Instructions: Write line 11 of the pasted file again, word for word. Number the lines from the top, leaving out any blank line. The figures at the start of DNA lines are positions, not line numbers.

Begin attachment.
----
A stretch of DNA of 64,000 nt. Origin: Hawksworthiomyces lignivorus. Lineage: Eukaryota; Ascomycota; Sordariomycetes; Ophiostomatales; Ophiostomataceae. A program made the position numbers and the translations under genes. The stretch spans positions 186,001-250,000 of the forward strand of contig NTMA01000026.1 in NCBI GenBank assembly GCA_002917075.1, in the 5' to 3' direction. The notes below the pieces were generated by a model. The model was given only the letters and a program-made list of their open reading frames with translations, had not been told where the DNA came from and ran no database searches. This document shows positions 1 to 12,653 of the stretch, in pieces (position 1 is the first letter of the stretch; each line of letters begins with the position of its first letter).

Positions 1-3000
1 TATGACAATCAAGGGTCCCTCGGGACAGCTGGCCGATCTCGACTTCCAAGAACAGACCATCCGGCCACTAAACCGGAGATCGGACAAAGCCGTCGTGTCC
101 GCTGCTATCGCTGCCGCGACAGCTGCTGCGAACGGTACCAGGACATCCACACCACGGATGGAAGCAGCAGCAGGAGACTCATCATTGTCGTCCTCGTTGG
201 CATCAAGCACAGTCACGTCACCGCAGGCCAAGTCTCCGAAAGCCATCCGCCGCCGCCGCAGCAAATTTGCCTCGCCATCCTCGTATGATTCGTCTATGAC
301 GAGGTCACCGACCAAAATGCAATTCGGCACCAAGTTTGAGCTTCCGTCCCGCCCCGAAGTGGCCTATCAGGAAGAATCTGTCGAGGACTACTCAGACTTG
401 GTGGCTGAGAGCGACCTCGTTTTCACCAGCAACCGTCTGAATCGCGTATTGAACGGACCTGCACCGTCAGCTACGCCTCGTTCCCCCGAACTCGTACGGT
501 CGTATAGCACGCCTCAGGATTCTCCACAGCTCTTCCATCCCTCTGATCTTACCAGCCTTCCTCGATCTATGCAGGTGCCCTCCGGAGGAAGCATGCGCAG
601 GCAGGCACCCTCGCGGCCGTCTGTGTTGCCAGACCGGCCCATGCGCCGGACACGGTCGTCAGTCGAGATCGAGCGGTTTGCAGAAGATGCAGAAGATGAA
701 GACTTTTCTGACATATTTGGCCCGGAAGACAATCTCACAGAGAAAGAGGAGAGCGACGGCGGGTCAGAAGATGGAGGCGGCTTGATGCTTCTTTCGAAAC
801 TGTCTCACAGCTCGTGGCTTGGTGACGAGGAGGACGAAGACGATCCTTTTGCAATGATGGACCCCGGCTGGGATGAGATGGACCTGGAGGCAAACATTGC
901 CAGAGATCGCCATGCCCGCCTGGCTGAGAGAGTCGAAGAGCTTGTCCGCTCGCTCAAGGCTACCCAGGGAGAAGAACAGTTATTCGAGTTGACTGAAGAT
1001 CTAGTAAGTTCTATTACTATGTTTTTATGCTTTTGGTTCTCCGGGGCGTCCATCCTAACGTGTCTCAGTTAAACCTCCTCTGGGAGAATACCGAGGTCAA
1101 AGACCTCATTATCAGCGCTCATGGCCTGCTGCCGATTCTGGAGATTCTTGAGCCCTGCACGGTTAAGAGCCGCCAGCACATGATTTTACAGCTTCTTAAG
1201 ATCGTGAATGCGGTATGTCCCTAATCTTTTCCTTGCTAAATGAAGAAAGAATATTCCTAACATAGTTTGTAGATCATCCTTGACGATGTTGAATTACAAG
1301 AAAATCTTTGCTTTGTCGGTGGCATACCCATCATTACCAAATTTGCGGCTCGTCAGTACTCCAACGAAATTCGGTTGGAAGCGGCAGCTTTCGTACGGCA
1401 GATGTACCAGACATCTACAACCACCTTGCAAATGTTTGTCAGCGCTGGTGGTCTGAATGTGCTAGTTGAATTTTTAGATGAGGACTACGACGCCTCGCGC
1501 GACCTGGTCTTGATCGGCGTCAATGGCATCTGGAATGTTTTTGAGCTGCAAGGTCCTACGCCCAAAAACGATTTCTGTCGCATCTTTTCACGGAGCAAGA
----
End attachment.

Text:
801 TGTCTCACAGCTCGTGGCTTGGTGACGAGGAGGACGAAGACGATCCTTTTGCAATGATGGACCCCGGCTGGGATGAGATGGACCTGGAGGCAAACATTGC